BOLTON — The Sagamore resort’s parent companies have been sued in state Supreme Court for allegedly withholding tips from workers after patrons paid a “service charge,” and counsel in the case is seeking to make it a class action on behalf of the business’ employees.
The lawsuit names Sagbolt LLC and its parent, Ocean Properties Ltd., for purported “willful violation” of state Labor Law in not paying workers tips that had been paid by guests through a 20 percent “service charge” per person at its catering events, such as weddings and parties.
It was filed by Fort Ann resident Evelyn O’Brien, and her lawyers are seeking to have the case handled as a class action on behalf of other current and former Sagamore employees, court records show. O’Brien worked as a bartender and waitress at the time the lawsuit was filed earlier this year.
It’s alleged that the practice began in April 2012.
Court documents do not estimate how much money she is seeking as compensation, or how much money her lawyer believes the resort took in through the failure to turn over the “service charges” to employees.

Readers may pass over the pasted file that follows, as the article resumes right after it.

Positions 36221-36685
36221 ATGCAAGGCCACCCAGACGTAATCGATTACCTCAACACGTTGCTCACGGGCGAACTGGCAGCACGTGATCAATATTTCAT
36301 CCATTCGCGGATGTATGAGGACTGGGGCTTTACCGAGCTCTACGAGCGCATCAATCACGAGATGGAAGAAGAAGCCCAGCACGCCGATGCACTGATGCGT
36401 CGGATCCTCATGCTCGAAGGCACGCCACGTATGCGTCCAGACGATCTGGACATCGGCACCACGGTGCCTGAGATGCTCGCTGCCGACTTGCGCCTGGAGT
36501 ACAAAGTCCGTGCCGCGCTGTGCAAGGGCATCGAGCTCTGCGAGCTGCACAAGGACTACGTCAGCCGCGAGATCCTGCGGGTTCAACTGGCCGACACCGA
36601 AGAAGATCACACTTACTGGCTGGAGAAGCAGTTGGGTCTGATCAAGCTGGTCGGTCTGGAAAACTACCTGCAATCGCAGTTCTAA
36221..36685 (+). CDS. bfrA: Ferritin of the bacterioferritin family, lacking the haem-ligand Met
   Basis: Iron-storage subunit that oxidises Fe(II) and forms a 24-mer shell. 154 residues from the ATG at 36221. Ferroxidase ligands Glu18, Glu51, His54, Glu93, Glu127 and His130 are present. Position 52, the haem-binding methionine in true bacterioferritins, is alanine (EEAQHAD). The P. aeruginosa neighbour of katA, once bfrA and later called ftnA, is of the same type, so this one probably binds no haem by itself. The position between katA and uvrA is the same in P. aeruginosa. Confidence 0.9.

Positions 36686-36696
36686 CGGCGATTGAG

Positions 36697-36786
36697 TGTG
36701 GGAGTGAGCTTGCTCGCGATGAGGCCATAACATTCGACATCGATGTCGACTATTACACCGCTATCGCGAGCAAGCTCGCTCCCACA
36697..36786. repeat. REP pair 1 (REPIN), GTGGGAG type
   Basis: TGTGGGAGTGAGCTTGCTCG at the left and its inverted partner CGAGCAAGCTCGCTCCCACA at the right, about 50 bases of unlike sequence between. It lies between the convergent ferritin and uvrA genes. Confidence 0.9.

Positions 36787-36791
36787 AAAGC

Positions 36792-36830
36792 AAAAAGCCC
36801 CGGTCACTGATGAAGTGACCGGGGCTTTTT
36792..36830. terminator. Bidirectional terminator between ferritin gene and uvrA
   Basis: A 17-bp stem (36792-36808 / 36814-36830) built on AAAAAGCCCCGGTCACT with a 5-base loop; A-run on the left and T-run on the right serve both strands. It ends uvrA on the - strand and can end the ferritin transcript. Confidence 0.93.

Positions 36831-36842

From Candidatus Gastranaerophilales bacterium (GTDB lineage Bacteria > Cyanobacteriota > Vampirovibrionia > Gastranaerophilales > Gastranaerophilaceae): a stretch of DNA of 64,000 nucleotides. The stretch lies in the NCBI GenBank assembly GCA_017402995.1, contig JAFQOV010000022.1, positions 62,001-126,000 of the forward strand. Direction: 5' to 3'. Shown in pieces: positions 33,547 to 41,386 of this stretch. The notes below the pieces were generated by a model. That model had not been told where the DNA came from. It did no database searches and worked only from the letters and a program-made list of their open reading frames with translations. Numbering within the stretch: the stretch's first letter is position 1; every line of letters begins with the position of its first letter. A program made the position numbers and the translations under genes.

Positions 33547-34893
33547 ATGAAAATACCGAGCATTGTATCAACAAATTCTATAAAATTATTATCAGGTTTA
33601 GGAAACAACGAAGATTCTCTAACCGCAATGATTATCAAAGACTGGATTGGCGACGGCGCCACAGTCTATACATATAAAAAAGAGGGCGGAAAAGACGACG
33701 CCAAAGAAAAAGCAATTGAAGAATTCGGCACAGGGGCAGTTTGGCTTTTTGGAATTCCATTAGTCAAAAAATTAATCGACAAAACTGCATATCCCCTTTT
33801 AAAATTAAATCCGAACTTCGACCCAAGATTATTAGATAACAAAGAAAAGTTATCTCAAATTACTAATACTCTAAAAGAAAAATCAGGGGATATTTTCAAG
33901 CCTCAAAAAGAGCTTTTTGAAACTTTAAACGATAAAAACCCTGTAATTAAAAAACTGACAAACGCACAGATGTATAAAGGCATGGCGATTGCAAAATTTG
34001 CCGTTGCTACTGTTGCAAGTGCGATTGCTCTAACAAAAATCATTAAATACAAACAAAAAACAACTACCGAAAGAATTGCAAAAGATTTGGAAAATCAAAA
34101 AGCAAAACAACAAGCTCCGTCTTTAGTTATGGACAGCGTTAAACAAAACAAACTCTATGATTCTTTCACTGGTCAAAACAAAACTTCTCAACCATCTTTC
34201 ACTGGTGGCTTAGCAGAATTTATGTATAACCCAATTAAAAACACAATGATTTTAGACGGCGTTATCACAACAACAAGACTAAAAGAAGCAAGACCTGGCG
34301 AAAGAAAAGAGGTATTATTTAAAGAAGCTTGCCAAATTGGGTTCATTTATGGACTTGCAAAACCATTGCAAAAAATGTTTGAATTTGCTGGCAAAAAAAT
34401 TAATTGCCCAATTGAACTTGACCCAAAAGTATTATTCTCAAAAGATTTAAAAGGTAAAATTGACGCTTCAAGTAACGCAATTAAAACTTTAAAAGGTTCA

Corporate documents show a 20 percent service charge was imposed per customer at events, which the plaintiffs’ lawyers claim were “gratuities that were unlawfully retained by the hotel’s management and distributed to non-eligible employees, including to the hotel itself, instead of being provided to the service employees who earned them.”
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“In willful violation of the New York State Labor Law, the defendant charged customers a 20 percent service charge and failed to remit such gratuity to plaintiff and similarly situated employees,” the lawsuit states.
It was unclear Tuesday whether the state Labor Department was asked to look into the situation. An inquiry to the agency’s press office was not returned Tuesday.
A lawyer for the defendants, Michael Slocum, said Tuesday he had no comment on the case. Another, Catherine Molloy, said she could not comment on the case without the companies’ permission.
O’Brien is being represented by Chaudhuri Law, PLLC of New York City and Joseph Moen of Saratoga Springs. Neither returned a phone call for comment Tuesday.
The lawsuit is pending before Supreme Court Justice Martin Auffredou. No trial date has been set, and the judge is considering a request by plaintiff’s counsel to expand the lawsuit to include all eligible current and former workers.